CLEN 6xxx Topics in Literary Theory

D. Tenen

Topics in Literary Theory is a course meant to address a range of key concepts related to the contemporary study of literature and textuality, including ideas about form, figure, trope, narrative, discourse, interpretation, genre, period, value, canon, archive, influence, authorship, readership, and reception of literary texts.

In this semester's seminar we will cover the major literary, philosophical, and theoretical works related to the long history of formalism. Canonical texts in aesthetic theory from Plato, Hegel, Herder, Lessing, Shklovsky, Roman Jakobson, Leon Trotsky, Percy Lubbock, W.M. Wimsatt, Roland Barthes, Lévi-Strauss, Claude Frederic Jameson, Terry Eagleton, and Susan Sontag will lead us to a more recent body of work from media theorists, literary scholars, and computer scientists including Jean Baudrillard, Alexander Galloway, Sharon Marcus, Caroline Levine, Kathleen McKeown, Donald Knuth, Marjorie Levinson, Franco Moretti, and Johanna Drucker.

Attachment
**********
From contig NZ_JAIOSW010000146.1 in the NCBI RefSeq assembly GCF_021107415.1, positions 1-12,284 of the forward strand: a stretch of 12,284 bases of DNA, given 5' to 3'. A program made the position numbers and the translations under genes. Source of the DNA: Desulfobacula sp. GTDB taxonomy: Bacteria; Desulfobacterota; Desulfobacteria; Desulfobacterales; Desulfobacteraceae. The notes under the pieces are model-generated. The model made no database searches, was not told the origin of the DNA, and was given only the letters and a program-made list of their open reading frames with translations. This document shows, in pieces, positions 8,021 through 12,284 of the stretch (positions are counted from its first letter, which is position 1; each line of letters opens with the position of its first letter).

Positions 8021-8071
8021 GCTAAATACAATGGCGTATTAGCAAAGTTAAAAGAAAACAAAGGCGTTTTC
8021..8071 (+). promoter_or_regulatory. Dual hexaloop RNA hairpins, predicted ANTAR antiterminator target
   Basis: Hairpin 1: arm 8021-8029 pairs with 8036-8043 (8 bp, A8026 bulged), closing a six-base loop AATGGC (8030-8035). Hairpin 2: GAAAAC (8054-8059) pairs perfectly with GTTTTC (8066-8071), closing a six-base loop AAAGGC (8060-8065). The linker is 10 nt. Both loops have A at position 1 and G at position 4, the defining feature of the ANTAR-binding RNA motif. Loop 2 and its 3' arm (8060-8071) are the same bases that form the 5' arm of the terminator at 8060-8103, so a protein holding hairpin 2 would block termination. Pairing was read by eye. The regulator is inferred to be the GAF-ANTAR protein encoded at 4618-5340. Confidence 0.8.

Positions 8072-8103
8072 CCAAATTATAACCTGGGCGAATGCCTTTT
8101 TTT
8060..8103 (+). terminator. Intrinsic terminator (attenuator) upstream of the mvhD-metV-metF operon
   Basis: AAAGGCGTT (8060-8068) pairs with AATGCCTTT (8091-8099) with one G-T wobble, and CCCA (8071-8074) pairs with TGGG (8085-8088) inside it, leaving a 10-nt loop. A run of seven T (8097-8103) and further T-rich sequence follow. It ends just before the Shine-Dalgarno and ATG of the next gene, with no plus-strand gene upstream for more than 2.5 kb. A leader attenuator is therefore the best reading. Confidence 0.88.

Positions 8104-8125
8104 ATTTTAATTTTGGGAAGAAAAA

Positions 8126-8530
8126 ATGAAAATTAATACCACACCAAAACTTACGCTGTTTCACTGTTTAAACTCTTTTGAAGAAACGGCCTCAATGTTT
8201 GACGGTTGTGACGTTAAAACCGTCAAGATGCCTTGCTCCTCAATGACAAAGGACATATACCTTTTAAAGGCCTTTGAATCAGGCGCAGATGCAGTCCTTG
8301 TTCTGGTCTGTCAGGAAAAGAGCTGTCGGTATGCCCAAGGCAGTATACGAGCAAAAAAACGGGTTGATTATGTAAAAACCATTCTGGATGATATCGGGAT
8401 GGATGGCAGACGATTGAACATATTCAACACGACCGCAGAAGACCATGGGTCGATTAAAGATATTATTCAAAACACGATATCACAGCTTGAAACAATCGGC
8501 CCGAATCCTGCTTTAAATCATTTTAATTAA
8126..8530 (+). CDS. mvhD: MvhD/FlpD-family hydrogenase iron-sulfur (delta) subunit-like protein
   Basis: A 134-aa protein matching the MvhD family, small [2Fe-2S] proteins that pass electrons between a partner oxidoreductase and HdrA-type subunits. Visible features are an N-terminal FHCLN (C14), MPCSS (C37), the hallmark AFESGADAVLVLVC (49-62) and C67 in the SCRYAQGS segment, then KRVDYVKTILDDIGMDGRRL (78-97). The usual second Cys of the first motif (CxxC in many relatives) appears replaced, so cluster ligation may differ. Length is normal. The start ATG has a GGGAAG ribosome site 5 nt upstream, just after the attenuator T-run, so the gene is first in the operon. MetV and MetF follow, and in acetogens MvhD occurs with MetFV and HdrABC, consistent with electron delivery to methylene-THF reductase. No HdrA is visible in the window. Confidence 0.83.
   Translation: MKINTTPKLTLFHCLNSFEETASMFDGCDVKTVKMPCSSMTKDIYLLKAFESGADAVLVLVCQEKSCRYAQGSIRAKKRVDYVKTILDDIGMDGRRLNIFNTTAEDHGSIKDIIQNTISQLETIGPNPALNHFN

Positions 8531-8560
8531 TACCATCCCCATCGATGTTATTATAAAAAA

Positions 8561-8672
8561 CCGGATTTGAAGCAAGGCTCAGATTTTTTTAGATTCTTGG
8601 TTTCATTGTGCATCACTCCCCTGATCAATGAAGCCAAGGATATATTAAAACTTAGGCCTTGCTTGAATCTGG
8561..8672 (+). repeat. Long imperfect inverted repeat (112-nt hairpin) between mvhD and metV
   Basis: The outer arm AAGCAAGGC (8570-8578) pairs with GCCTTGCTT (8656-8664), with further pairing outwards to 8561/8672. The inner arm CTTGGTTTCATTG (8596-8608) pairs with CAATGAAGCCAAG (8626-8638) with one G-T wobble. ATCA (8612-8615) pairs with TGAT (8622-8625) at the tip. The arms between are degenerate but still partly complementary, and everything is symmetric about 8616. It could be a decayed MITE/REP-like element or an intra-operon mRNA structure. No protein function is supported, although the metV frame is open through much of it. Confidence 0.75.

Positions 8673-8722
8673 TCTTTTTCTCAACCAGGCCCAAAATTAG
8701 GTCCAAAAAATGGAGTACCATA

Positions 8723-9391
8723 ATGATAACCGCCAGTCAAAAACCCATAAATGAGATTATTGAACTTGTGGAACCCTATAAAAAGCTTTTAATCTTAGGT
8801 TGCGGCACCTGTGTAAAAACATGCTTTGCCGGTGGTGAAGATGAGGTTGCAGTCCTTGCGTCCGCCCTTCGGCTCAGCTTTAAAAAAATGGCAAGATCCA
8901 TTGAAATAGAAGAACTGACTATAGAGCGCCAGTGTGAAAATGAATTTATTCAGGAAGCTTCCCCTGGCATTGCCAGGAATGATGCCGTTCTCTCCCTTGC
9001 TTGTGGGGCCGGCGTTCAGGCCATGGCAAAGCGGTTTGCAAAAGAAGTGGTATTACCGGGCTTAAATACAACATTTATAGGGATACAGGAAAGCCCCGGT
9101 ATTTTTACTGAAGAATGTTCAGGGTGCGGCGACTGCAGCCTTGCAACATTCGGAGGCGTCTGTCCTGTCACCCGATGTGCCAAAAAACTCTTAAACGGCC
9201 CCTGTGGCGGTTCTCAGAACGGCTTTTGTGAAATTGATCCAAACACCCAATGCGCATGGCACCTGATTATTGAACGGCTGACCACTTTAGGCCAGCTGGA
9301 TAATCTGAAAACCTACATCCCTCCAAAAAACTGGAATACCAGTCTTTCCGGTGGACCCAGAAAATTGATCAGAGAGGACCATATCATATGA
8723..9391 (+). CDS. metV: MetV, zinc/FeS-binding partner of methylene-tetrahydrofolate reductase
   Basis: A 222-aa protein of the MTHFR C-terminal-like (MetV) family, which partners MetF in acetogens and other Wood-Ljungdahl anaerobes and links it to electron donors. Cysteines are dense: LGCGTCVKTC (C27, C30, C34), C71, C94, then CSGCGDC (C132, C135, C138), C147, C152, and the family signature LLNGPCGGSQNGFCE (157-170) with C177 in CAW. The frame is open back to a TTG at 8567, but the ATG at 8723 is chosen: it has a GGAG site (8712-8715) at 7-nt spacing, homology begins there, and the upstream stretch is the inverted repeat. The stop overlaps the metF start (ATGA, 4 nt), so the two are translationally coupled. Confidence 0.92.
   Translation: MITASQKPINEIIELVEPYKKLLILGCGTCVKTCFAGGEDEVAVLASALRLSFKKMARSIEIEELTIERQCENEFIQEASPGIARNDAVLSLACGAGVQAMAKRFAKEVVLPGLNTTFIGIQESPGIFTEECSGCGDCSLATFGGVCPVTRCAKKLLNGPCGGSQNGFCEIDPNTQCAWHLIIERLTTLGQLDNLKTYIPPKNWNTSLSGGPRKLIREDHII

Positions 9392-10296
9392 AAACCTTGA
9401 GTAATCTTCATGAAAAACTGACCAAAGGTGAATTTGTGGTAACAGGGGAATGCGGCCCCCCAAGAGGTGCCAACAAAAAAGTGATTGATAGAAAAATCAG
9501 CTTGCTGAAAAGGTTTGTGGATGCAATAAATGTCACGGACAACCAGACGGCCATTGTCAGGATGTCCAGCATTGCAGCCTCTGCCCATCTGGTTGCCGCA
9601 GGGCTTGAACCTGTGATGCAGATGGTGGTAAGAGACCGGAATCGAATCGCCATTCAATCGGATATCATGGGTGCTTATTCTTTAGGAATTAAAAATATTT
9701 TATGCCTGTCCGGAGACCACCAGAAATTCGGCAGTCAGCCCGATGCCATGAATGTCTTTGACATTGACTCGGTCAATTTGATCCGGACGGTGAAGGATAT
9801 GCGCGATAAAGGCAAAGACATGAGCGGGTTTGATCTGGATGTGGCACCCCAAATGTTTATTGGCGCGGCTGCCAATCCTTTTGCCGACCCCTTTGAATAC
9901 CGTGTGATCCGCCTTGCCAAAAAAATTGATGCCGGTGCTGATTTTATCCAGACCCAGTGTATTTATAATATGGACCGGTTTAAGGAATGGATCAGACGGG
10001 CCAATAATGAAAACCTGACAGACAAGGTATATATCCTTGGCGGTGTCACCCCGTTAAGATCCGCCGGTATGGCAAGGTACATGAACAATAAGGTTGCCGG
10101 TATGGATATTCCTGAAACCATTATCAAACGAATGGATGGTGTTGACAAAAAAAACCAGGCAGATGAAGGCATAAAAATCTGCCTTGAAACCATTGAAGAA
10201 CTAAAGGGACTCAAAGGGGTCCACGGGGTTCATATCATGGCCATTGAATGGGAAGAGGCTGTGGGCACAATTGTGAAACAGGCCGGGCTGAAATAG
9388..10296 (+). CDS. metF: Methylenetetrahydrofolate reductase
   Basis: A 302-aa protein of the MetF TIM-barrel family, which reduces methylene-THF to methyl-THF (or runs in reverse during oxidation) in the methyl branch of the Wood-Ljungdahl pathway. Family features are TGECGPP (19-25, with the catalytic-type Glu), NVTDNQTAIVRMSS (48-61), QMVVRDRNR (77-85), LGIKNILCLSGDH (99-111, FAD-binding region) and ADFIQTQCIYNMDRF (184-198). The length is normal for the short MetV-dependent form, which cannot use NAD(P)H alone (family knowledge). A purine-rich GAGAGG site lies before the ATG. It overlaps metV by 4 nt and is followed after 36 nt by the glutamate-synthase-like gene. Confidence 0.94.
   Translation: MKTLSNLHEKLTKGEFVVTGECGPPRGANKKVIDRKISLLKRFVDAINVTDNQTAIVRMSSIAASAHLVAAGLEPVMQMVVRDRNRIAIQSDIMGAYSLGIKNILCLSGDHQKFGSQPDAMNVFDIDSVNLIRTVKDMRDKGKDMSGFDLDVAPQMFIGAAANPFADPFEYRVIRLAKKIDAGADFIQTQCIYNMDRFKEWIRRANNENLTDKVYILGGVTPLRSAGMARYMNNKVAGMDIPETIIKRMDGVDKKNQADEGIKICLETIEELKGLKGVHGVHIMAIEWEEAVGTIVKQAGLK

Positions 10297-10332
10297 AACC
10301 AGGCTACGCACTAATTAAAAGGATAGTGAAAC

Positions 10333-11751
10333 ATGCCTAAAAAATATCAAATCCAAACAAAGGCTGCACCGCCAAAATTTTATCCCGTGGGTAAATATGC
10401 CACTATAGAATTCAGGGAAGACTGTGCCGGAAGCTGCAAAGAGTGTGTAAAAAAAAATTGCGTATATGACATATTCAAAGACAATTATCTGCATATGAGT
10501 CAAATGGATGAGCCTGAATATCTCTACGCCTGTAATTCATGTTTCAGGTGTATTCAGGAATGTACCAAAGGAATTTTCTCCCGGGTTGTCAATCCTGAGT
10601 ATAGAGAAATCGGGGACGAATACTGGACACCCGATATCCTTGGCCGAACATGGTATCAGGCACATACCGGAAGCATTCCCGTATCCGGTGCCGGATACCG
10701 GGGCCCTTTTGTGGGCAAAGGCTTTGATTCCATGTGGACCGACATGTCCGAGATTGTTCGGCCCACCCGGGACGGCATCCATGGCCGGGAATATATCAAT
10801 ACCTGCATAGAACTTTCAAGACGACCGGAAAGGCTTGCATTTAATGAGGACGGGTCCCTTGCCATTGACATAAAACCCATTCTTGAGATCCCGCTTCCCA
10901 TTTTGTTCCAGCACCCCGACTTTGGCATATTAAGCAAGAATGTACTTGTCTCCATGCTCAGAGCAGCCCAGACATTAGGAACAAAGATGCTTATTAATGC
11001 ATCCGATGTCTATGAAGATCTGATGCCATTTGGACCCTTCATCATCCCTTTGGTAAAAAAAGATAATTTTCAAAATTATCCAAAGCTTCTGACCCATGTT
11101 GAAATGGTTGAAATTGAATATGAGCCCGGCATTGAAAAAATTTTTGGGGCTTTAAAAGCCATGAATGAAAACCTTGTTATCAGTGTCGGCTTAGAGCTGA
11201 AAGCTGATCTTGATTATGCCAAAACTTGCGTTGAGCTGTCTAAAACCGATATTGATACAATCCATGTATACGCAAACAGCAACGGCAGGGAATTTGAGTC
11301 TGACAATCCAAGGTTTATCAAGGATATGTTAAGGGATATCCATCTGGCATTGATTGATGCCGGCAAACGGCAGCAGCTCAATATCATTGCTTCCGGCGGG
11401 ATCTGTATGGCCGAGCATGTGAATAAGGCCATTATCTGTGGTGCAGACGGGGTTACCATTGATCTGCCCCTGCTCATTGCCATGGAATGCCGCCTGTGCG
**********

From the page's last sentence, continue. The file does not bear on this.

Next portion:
Two rich intellectual histories will collide in these readings: one, the intellectual history of form in literary theory and the other, the material history of formats as a concept in textual criticism, book history, and software design. Format will emerge as a concept that mediates between form understood as internal "rules for construction" and form understood as "external shape." The formatting layer transforms one type of structure, a series of bits arranged into tracks and sectors, into another, letters arranged into sentences and paragraphs. We will draw a history of text formats that commences with several "control characters" limited in function to actions like "carriage return" or "stop transmission." With time, the formatting layer will encompass all manner of machine instruction, including structures of governance like "digital rights management" and "copy protection." A manufacturer's ability to censor or to surveil electronic books is contained within the formatting layer. The concept of formatting developed in this course is critical therefore to our understanding the capabilities of digital texts: from electronic books that modify themselves to suit the reader's geographic location, gender, or socio-economic status to "smart" contracts that contain the rules of their own execution.